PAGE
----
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How happy here should I,
And one dear she, live, and embracing die ?

She who is all the world, and can exclude
In desarts solitude.

*

[f'rom “ The Inconstant.”]

I NEVER yet could see that face

Which had no dart for me;
From fifteen years to fifty's space

They all victorious be.

**

Colour or shape, good limbs or face,

Goodness, or wit, in all I find :
In motion or in speech a grace;

If all fail, yet 'tis womankind.

If tall, the name of proper slays ;

If fair, she's pleasant as the light ;
If low, her prettiness does please ;

If black, what lover loves not night?

The fat like plenty fills my heart,

The lean with love makes me so too; If straight, her body's Cupid's dart

To me; if crooked, 'tis his bow.

Thus with unwearied wings I flee

Through all Love's gardens and his fields ; And, like the wise industrious bee,

No weed but honey to me yields.

Honour.

She loves, and she confesses too;
There's then at last no more to do.
The happy work's entirely done ;
Enter the town which thou hast won.
The fruits of conquest now begin:
18 triumphe! enter in.

What's this, ye gods ! what can it be?.
Remains there still an enemy?
Bold Honour stands up in the gate,
And would yet capitulate.

Have I o'ercome all real foes,
And shall this phantom me oppose ?

Noisy nothing ! stalking shade!
By what witchcraft wert thou made ?
Empty cause of solid harms !
But I shall find out counter-charms,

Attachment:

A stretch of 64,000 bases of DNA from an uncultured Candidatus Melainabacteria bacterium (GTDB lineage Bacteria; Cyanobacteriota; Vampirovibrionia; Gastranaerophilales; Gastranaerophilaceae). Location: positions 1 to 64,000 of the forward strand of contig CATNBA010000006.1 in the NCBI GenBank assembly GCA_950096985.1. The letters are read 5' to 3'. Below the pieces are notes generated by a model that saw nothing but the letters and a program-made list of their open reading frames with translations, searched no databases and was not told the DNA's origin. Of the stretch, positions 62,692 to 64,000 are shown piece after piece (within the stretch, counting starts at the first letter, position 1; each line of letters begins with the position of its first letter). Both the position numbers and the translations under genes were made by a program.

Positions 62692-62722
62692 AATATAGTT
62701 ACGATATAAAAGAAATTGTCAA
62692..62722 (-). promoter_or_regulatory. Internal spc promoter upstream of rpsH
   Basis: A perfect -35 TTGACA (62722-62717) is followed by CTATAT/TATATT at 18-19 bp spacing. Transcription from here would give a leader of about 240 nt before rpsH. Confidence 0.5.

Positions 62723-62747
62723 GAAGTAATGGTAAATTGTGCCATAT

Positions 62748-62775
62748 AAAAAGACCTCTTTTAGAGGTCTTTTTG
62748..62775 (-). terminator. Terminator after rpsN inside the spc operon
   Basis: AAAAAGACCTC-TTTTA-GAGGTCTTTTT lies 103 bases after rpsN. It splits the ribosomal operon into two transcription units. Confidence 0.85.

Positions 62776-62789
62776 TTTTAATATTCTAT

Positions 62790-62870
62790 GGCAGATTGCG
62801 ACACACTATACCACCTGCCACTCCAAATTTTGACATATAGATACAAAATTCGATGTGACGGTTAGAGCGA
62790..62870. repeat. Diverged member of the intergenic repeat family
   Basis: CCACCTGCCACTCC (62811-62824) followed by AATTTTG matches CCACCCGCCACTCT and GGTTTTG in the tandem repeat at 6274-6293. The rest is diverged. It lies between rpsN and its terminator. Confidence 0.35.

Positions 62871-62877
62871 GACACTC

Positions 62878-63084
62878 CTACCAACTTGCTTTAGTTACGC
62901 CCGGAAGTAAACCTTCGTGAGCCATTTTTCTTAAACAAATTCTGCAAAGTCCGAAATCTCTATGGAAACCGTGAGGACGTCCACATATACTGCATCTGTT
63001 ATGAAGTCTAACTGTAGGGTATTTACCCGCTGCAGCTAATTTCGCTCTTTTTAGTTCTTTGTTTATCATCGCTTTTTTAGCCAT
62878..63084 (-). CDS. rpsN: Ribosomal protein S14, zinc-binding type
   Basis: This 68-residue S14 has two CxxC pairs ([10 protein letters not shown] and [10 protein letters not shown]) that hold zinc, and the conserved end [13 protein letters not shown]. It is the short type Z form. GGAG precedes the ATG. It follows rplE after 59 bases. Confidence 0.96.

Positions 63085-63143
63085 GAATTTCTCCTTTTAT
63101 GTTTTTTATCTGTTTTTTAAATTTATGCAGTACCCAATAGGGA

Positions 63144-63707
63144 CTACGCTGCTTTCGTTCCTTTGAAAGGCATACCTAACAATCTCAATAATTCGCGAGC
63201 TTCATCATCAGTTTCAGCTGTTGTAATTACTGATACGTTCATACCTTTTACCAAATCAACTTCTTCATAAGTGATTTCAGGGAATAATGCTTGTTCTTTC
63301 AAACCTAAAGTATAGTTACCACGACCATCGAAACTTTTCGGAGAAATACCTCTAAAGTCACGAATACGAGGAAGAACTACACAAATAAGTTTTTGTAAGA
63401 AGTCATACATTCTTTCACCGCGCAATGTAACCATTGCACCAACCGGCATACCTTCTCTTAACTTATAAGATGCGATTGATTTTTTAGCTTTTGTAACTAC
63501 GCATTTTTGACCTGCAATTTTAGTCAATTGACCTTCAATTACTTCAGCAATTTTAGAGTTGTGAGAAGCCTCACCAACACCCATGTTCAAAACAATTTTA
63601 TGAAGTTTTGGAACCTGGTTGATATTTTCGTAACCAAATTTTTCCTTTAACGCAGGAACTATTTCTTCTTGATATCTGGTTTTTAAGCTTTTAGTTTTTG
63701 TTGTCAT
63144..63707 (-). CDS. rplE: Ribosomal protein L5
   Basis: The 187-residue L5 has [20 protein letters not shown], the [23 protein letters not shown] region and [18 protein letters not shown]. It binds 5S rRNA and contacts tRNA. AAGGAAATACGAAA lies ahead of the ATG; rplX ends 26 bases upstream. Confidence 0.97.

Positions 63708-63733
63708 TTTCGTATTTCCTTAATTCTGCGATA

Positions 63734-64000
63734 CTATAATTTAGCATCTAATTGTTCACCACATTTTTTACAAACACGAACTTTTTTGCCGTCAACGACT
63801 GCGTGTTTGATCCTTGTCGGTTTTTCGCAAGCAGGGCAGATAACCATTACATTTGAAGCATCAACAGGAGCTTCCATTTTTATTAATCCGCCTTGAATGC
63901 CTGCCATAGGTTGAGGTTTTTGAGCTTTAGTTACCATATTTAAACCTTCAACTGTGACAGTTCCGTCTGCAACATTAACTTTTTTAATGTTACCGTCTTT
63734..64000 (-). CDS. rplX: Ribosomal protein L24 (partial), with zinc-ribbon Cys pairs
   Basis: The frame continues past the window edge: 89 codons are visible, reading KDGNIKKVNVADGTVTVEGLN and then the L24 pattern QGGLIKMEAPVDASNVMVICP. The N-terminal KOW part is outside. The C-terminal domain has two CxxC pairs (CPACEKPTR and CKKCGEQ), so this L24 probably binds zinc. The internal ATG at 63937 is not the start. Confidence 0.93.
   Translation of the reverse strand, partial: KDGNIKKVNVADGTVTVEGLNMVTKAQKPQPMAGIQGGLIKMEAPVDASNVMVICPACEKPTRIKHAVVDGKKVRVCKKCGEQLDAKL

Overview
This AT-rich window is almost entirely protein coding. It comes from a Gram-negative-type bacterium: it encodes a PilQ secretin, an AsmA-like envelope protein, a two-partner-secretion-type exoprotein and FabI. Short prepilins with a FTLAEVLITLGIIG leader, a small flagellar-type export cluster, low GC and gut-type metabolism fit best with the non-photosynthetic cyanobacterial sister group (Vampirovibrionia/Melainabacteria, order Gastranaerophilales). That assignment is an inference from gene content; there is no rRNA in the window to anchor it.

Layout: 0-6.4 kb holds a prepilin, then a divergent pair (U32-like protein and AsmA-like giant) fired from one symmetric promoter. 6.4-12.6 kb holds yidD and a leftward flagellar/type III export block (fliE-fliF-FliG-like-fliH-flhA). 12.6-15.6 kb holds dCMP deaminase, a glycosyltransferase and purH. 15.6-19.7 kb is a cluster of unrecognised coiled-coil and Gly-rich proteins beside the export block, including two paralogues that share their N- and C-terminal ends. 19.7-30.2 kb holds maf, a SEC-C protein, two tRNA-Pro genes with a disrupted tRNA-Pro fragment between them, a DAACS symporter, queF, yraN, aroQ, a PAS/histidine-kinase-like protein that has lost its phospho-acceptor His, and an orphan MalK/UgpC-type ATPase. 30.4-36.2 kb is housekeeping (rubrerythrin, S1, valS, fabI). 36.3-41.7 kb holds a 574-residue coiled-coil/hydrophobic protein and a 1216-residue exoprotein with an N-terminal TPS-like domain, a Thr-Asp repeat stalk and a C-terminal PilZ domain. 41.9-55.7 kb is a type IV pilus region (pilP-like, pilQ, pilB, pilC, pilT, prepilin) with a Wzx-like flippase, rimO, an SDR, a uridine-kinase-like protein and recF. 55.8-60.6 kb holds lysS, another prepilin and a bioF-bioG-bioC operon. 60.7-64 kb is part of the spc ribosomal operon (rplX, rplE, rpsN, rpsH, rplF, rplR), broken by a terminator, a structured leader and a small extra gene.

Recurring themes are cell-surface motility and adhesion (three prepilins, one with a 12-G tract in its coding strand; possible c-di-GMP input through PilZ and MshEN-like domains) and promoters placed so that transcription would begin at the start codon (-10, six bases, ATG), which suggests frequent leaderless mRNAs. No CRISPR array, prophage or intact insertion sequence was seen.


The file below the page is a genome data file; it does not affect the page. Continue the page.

Thy airy devilship to remove
From this circle here of love.

Sure I shall rid myself of thee
By the night's obscurity,
And obscurer secresy.
Unlike to every other sprite,
Thou attempt’st not men t'affright,
Nor appear'st but in the light.

BALLAD.

The Chronicle.

MARGARITA first possess'd,
If I remember well, my breast,

Margarita, first of all :
But when a while the wanton maid
With my restless heart had play'd,

Martha took the flying ball.

Martha soon did it resign
To the beauteous Catharine.

Beauteous Catharine gave place
(Though loath and angry she to part
With the possession of my heart)

To Eliza's conquering face.

Eliza till this hour might reign,
Had she not evil counsels ta'en:

Fundamental laws she broke,
And still new favourites she chose,
Till up in arms my passion rose,

And cast away her yoke.

Mary then, and gentle Ann,
Both to reign at once began,

Alternately they sway'd:
And sometimes Mary was the fair,
And sometimes Ann the crown did wear,

And sometimes both I obey'd.

Another Mary then arose,
And did rigorous laws impose ;

A mighty tyrant she !
Long, alas, should I have been
Under that iron-scepter'd queen,
Had not Rebecca set me free.

When fair Rebecca set me free,
'Twas then a golden time with me;

But soon those pleasures fled;
For the gracious princess died
In her youth and beauty's pride,

And Judith reigned in her stead.

One month, three days, and half an hour, Judith held the sovereign power;

Wondrous beautiful her face; But so weak and small her wit, That she to govern was unfit,

And so Susanna took her place.

But when Isabella came,
Arm'd with a resistless flame,

And th' artillery of her eye:
Whilst she proudly march'd about
Greater conquests to find out,

She beat out Susan by the bye.

But in her place I then obey'd
Black-ey'd Bess, her viceroy maid,

To whom ensued a vacancy: Thousand worse passions then possess'd The interregnum of my breast :

Bless me from such an anarchy! VOL. III.

T

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